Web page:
Grants & Fellowships

The International Center for Not-for-Profit Law works to build an enabling legal environment for civil society, philanthropy, and public participation around the world. Occasionally, we offer grants to civil society organizations and others working to promote and protect civic freedoms, as well as fellowships and internships at ICNL. See below for our current opportunities.

After gathering data on regulatory barriers to freedom of assembly affecting more than 100 gay pride marches in Brazil, Welton Trindade (second from left) concluded that “the study supported by ICNL shows that the solutions are right here in Brazil.” (Photo credit: ICNL)


The International Center for Not-for-Profit Law (ICNL) is pleased to invite proposals for grants as part of its project to counter COVID-related restrictions on civic freedoms and protect civic space during the pandemic. Applications will be accepted on a rolling basis until May 31, 2021 or until available funds are depleted. The activity funded by each grant must be completed by August 31, 2021.

For more information and how to apply, click here.

The International Center for Not-for-Profit Law (ICNL) is pleased to invite proposals for a grant as part of its program to advance international and regional norms to protect the exercise of the freedoms of association, assembly, and expression online. The project timeframe is from April 2021 – July 2022 (15 months). Applications are due by March 5, 2021.

For more information and how to apply, click here.

The International Center for Not-for-Profit Law (ICNL) is pleased to invite proposals for grants as part of its project to promote Internet Freedom (IF) in Cambodia, Myanmar, and Timor-Leste, and advance international and regional norms to protect IF. The activity funded by each grant must be completed by September 30, 2021. Applications are accepted on a rolling basis until July 31, 2021, or until available funds are depleted. For more information and how to apply, click here.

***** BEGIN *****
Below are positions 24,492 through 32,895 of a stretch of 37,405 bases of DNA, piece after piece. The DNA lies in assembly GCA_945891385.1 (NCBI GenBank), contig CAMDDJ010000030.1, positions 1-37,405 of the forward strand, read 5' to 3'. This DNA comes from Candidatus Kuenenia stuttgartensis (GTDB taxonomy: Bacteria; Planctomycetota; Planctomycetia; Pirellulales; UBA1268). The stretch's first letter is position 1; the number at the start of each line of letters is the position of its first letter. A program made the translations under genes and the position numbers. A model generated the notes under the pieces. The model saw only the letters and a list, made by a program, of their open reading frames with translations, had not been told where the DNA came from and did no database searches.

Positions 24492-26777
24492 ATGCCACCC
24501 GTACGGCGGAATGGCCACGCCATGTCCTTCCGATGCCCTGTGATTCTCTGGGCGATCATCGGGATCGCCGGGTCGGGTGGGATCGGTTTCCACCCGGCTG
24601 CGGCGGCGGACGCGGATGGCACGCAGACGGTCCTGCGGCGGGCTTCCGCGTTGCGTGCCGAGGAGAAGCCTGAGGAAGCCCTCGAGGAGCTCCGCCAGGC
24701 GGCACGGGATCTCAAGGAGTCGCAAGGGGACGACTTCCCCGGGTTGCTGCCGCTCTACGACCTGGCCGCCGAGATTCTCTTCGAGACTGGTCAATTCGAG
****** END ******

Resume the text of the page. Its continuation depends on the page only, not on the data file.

ICNL is part of the civil society consortium led by Freedom House implementing The Lifeline Embattled CSO Assistance Fund. This fund, which is supported by 19 governments and two foundations, provides support to civil society organizations (CSOs) under threat or attack. There are three categories of Lifeline assistance:

  1. Through Freedom House and Front Line Defenders, Lifeline provides small, short-term emergency assistance to CSOs threatened because of their human rights work. Emergency assistance grants can address security, medical expenses, legal representation, prison visits, trial monitoring, temporary relocation, equipment replacement, and other urgently needed expenses. ICNL does not administer emergency assistance grants on behalf of Lifeline. To apply for Lifeline emergency assistance, please contact Freedom House or Front Line Defenders as described here.
  2. Lifeline rapid response advocacy grants give local CSOs the resources to push back against restrictions on civic space. Advocacy grants support short-term initiatives that identify civic space challenges, such as threats to freedom of association, assembly, and expression or attacks on civil society, and target key actors associated with the resolution of these threats. Lifeline advocacy grants are highly flexible, and can support a wide variety of activities, such as community mobilization, policy and legal analysis, civil society coalition building, strategic litigation, awareness raising campaigns, and advocacy capacity building.